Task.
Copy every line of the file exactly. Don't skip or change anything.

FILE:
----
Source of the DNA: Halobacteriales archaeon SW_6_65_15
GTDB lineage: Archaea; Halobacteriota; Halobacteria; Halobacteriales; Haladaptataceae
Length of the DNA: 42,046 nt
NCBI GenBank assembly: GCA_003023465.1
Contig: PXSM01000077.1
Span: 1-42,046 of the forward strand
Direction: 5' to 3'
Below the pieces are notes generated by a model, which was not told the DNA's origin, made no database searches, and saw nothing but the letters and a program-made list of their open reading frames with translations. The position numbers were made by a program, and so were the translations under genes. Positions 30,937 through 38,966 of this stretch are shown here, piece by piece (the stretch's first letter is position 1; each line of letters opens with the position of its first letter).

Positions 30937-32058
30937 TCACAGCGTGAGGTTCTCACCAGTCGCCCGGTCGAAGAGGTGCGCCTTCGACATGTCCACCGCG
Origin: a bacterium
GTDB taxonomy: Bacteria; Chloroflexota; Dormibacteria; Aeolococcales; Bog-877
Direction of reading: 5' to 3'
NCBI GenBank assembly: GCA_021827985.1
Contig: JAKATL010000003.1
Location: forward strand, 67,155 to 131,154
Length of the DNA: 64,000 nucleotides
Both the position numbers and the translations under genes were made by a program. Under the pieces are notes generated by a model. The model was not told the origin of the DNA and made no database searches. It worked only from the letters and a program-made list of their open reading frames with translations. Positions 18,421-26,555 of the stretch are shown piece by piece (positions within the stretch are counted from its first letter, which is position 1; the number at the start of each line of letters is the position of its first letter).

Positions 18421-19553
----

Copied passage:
Source of the DNA: Halobacteriales archaeon SW_6_65_15
GTDB lineage: Archaea; Halobacteriota; Halobacteria; Halobacteriales; Haladaptataceae
Length of the DNA: 42,046 nt
NCBI GenBank assembly: GCA_003023465.1
Contig: PXSM01000077.1
Span: 1-42,046 of the forward strand
Direction: 5' to 3'
Below the pieces are notes generated by a model, which was not told the DNA's origin, made no database searches, and saw nothing but the letters and a program-made list of their open reading frames with translations. The position numbers were made by a program, and so were the translations under genes. Positions 30,937 through 38,966 of this stretch are shown here, piece by piece (the stretch's first letter is position 1; each line of letters opens with the position of its first letter).

Positions 30937-32058
30937 TCACAGCGTGAGGTTCTCACCAGTCGCCCGGTCGAAGAGGTGCGCCTTCGACATGTCCACCGCG
Origin: a bacterium
GTDB taxonomy: Bacteria; Chloroflexota; Dormibacteria; Aeolococcales; Bog-877
Direction of reading: 5' to 3'
NCBI GenBank assembly: GCA_021827985.1
Contig: JAKATL010000003.1
Location: forward strand, 67,155 to 131,154
Length of the DNA: 64,000 nucleotides
Both the position numbers and the translations under genes were made by a program. Under the pieces are notes generated by a model. The model was not told the origin of the DNA and made no database searches. It worked only from the letters and a program-made list of their open reading frames with translations. Positions 18,421-26,555 of the stretch are shown piece by piece (positions within the stretch are counted from its first letter, which is position 1; the number at the start of each line of letters is the position of its first letter).

Positions 18421-19553